Another challenge I was given during my early working years, was to print graphs. Ok, not such a big challenge today, but back in the days when computers were all text based, this was something of a novelty.
With the advent of the dot matrix printer, came the possibility to print graphics. However, except for a few gimmicky programs and hobbyists, no one really bothered. Graphics required memory, lots of memory (at the time).
My task, was gather data from the database and use it to print stacked bar charts, not just one, but eight, per 14 inch wide page.
Today, it would be a relatively simple task of creating new empty bitmaps, drawing the graphs onto those bitmaps, and then printing them out. However, the computers at the time simply didn’t have enough memory to generate one bitmap, let alone eight. Admittedly, only four graphs had to be printed simultaneously (4 across, 2 down), but even so, this was beyond the capacity of the technology of the era. I could have used temporary files to store the bitmaps, but with disc access speeds at the time, this would have made the program very slow. Instead, I chose to calculate and print the graphs, slice by slice.
I locked myself away in my office for a couple of weeks and with pencils and a stack of graph paper, worked out how to do it. It should be noted at this stage that I had been given my own office. This was not a privilege, in fact, quite the opposite. It was mockingly referred to as “the goldfish bowl”, and for good reason. Formerly a kiosk, this 2m by 2m room was windowed on all four sides. This meant that the occupant could be observed at all times. My unconventional working style had landed me in this place. Apparently, thinking and doodling were not considered work. Instead, programmers were expected to mash the keyboard for eight hours a day until a program came out.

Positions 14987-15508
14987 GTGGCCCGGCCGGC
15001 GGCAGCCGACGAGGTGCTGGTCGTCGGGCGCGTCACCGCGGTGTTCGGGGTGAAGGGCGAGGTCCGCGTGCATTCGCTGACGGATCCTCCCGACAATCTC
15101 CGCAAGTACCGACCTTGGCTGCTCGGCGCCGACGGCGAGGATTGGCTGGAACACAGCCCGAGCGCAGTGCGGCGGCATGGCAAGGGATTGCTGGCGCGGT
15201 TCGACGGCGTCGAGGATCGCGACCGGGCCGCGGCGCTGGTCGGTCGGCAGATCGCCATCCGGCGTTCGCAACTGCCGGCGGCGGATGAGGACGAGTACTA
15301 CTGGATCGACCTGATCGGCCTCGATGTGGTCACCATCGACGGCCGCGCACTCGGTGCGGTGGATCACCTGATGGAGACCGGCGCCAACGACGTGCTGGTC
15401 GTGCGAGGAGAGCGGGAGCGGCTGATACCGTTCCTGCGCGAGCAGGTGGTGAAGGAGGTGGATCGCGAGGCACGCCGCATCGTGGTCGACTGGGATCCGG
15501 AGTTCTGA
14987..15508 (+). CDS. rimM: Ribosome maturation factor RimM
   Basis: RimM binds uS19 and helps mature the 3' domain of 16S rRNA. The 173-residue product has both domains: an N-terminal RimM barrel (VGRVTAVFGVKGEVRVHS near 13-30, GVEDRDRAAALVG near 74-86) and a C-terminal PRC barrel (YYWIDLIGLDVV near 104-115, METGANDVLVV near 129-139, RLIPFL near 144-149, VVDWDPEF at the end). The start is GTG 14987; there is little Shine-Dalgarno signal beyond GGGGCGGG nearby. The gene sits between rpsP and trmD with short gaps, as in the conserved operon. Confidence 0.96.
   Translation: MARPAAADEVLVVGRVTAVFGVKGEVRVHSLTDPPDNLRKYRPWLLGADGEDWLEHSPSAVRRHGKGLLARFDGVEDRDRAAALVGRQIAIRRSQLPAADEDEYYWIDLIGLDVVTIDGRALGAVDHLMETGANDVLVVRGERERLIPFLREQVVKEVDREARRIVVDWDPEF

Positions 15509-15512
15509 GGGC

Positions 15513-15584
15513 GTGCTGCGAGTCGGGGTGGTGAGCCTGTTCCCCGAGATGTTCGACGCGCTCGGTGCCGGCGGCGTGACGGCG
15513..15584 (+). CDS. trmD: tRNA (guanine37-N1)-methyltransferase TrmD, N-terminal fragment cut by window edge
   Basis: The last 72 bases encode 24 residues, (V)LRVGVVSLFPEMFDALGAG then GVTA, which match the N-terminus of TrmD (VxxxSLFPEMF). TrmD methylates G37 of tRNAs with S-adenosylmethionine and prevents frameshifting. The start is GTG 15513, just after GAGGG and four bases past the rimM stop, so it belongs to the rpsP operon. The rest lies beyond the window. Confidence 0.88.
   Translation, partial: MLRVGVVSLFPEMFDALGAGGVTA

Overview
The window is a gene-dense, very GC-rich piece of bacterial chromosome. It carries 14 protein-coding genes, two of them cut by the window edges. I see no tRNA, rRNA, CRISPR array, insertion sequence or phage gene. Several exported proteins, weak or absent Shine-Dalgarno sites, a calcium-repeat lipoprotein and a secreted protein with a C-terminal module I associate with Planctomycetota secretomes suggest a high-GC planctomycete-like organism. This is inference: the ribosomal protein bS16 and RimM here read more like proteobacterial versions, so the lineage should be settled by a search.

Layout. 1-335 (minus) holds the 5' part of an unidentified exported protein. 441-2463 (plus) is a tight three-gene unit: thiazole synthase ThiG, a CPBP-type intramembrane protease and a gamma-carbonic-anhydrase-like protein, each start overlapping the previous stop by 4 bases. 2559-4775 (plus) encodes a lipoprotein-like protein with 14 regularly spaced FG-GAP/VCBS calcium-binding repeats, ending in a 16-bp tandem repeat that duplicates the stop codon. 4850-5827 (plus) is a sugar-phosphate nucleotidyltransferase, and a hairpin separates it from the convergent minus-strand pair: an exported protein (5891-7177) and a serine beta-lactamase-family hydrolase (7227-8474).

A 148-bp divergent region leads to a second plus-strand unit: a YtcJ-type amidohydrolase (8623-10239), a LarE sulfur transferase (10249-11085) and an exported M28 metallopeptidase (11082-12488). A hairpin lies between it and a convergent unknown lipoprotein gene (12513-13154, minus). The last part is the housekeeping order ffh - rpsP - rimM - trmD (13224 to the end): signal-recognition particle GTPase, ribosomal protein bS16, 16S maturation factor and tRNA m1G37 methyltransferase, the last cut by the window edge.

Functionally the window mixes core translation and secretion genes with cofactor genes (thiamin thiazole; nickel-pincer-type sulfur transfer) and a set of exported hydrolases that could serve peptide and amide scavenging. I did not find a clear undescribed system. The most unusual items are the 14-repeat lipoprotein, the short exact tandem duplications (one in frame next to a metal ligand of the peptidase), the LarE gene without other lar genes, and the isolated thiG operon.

About a week or so in, I was asked by the managing director to show him what I had done, but not a single line of code had been written at this point. He was not best pleased. The following week, was a similar situation. Some experimental code had been written, but the program still had not been started. The MD stopped me as I was walking to the printer in order to collect such an experiment.
“There’s a pay rise in it, if you can finish that program by the end of the week.”, he said.
“Oh, well,”, I replied, “I guess I won’t be getting it then.”
However, the Wednesday of the following week saw a completed program. It was fast, printing graphs as fast as the printer could go. It was also bug free and never required fixing.
Some years later, after I had left that company, I found myself in the area and just popped in to say hello. Whilst chatting to the MD, I noticed the printer was printing graphs. My program, but there was something wrong. It was so slow, pausing for several seconds before printing each line.
“Is that my program?”, I asked, “Why is it so slow?”
“No, we had to rewrite it.”, he replied.
“We needed to change it from stacked barcharts to standard barcharts and no one could understand the code.”
“Just out of curiosity.”, I probed, “How long did it take?”
“About two months.”, he answered, with the sheepish smirk of a boy caught with his hand in the biscuit jar.
“So, why didn’t you just feed it zero values for the data series you didn’t want?”
A look of realisation dawned over his face, as he realised the implications of the suggestion.